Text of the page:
Wednesday, August 22, 2012

Almost Living by Mo Watson


Almost Living


In the beginning of the 21st
century I was living -
barely living -
about 20 minutes away from
Cleveland,
Ohio
I will not reveal the name of the town
All I will say is that
it was like living in something
that Cleveland, Ohio had thrown up
after a long day and night working
a double shift in
in seedy bar.
I lived in an apartment complex at
the bottom of a freeway ramp.
Across the hall from my apartment there
lived a
friendly dwarf...
at least
I thought he was a
dwarf
and
friendly.

From Mo Watson's unpublished dream journal sometimes referred to as: I Know a Guy Who Had a Dream About a Tiger Taking a Shit on His Chest

My Slow Cousin Writes by Mo Watson



My Slow Cousin writes:

I like to draw
I have since I was 7
years of.
Ago

*

There is
nothing like
having fun
in the rain

*

Oscar (The Cat) is just looking at something
I no they can see things we don't see.
like a ghost.
No I hope its not that


From the unpublished book Missives From My Slow Cousin by Mo Watson.

Thursday, July 19, 2012

More Musings From Mo Watson


Cubicle Thoughts


For me, it is not a
Rat Race.
It's more like a ponderously dull
wander through a
Rat Maze.


Taken From Mo Watson's Book, I Have Seen the Enemy and He is That Guy Over There in the Stupid Tie. Published by Incorporated Crank Press...in 2011.

Tuesday, July 17, 2012

Painstakingly Made Surrealism: Le Nez (1963)

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Here is a short, French film based upon a story ("The Nose") by Nikolai Gogol about a man's nose that suddenly decides to leave the man's face and find a new life in a nearby town. The animators used pinscreen animation to bring the surreal tale to life.

I can remember when Spencers Gifts sold small boards of pins. One could press their faces and hands and other body parts if one wished into one side of the board. The other side of the board would show the "impression in pins" of the pressed body part or whatever else one pressed against it. This novelty item was based on this animation technique.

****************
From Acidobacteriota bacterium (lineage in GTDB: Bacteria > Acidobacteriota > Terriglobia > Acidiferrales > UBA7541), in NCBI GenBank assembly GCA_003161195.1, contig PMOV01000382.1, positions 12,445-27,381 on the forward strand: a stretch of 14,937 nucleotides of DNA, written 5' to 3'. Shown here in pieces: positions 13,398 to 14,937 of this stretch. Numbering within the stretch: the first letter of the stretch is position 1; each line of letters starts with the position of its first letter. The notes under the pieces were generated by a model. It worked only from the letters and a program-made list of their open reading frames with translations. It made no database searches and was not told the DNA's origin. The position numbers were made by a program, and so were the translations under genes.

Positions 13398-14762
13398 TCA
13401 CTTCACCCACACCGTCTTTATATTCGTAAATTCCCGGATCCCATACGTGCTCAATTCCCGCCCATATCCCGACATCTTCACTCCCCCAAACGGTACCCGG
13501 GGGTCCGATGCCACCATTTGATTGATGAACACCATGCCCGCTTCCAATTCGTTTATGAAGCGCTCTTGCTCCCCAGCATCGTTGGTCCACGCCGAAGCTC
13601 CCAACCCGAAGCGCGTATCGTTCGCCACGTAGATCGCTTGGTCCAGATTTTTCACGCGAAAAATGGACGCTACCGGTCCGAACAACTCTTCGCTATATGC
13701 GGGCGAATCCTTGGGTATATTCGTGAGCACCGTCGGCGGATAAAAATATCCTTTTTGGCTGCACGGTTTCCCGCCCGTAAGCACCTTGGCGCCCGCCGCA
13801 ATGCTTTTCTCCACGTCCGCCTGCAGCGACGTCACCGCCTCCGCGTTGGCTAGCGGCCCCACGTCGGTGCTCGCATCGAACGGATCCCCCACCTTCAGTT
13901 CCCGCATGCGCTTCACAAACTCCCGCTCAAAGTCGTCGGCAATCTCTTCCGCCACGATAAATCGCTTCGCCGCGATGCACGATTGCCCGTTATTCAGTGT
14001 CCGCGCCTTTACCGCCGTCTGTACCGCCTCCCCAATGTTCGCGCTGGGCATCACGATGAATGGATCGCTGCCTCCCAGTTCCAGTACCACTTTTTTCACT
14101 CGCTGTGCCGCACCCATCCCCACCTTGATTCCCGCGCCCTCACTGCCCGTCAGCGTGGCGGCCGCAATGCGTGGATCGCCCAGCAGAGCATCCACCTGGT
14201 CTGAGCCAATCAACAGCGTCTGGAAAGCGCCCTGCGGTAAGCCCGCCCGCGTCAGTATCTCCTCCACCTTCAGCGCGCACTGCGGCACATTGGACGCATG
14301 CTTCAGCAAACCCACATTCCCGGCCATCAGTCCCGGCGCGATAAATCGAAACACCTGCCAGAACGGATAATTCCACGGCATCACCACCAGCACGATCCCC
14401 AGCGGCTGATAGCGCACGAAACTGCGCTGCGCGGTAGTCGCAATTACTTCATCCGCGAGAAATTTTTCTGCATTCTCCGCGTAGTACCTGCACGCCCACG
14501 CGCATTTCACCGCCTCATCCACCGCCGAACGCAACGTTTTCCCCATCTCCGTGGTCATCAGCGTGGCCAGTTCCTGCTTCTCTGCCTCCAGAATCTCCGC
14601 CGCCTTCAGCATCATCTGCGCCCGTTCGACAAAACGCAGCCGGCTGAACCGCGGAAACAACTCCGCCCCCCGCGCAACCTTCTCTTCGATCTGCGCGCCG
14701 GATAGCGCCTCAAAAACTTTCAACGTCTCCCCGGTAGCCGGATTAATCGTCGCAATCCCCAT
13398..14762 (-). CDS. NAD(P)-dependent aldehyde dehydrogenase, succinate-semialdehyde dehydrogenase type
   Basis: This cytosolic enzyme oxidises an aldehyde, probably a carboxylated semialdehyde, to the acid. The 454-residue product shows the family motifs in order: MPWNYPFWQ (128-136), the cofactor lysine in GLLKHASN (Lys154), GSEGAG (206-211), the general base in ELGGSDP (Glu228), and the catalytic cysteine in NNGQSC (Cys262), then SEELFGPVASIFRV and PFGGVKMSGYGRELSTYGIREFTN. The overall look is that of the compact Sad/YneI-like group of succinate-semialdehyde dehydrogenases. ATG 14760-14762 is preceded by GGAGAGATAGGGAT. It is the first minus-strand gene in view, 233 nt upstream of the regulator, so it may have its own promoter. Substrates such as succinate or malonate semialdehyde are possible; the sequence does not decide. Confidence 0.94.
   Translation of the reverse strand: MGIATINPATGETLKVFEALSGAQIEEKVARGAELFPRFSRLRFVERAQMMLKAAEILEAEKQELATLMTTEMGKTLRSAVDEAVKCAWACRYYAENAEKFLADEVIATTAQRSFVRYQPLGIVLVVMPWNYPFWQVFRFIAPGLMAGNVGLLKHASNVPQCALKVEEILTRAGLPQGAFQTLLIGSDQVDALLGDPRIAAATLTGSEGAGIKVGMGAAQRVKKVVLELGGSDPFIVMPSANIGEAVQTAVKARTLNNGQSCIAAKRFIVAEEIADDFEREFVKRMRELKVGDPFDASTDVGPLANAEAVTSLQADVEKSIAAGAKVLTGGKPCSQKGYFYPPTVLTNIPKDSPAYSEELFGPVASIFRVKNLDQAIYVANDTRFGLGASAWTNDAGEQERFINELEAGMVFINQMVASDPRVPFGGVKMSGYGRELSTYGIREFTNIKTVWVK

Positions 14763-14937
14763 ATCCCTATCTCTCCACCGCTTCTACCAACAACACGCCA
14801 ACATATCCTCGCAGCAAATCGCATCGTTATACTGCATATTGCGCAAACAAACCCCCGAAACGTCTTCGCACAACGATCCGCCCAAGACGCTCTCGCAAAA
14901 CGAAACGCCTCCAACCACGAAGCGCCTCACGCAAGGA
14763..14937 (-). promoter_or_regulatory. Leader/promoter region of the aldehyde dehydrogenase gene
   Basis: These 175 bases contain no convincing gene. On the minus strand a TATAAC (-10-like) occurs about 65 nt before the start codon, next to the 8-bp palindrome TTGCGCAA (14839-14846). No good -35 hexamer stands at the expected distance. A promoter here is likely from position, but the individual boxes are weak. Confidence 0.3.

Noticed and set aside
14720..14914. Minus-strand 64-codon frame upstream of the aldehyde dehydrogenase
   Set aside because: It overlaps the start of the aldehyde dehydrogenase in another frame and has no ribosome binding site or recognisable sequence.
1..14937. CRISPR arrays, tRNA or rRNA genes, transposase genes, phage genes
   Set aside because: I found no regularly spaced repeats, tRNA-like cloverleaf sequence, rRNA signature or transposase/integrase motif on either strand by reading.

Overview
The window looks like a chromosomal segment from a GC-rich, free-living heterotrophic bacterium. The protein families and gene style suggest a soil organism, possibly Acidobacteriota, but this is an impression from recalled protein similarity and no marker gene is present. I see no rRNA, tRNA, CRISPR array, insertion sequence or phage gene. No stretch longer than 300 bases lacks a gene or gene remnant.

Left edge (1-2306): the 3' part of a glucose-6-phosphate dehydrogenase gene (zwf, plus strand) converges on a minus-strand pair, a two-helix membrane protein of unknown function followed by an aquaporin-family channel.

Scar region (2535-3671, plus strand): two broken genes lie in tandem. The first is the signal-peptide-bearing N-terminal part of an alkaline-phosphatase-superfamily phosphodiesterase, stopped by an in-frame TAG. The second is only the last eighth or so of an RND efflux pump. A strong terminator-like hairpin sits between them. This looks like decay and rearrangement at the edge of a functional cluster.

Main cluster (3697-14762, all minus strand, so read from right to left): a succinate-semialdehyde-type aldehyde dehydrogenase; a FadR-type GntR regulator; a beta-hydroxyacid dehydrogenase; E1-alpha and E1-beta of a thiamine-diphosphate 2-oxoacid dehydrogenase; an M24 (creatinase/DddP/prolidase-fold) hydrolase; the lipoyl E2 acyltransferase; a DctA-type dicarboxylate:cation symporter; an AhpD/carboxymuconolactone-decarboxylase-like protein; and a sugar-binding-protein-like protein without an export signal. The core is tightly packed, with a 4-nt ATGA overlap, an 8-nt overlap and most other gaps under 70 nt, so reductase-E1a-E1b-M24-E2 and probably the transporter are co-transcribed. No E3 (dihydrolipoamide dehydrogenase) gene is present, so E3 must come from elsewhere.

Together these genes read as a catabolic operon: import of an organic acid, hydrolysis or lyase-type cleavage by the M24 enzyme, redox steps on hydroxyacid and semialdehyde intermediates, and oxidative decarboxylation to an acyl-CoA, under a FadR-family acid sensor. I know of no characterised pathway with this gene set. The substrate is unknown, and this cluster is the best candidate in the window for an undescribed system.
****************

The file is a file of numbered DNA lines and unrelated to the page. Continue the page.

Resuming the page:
The amount of time the animators spent making this short has got to be mind-boggling.


Tuesday, June 5, 2012

I Like My Coffee Black...Like My Comedy.


I don't know about you but nothing brightens my day more than creating depressing (and perverse) greeting cards. Feel free to share!



someecards.com - Hello? Mrs. Jones? This is not a sales call. We are just calling to let you know that there is no God. Thanks and have a wondrous day!
someecards.com - Life is easier on LSD.
someecards.com - What would Kafka do?
someecards.com - I found a box of dreams under my bed. They smell kinda rotten.
someecards.com - Well, we purchased the hot tub and had the baby. When does the happiness begin?
someecards.com - The box is empty...not unlike my life.
someecards.com - 8 out of 10 business majors have tasted human flesh.
someecards.com - Tuberculosis is atrocious. Wow. I made a rhyme!
someecards.com - My wife is a hoot when she mixes her seconals with wine.
someecards.com - Coprophagia? Is that some kind of skin disorder?
someecards.com - I prefer the term
someecards.com - Math is for assholes.
someecards.com - Most men lead lives of quiet desperation... -Henry David Thoreau

Thursday, May 31, 2012

Søren Kierkegaard's Dark Alley

I've noticed that many quotations from Søren Kierkegaard sound like lines from some of the finer hard-boiled, pulp fiction published in the 1950s.


I see it all perfectly; there are two possible situations - one can either do this or that. My honest opinion and my friendly advice is this: do it or do not do it - you will regret both.



Listen to the cry of a woman in labor at the hour of giving birth - look at the dying man's struggle at his last extremity, and then tell me whether something that begins and ends thus could be intended for enjoyment.

The gods were bored; therefore they created human beings.


There are, as is known, insects that die in the moment of fertilization. So it is with all joy: life's highest, most splendid moment of enjoyment is accompanied by death.












Wednesday, May 30, 2012

The Music For The Freak Out

Here are two fine tunes from the Golden Age of Hippie Exploitation Cinema.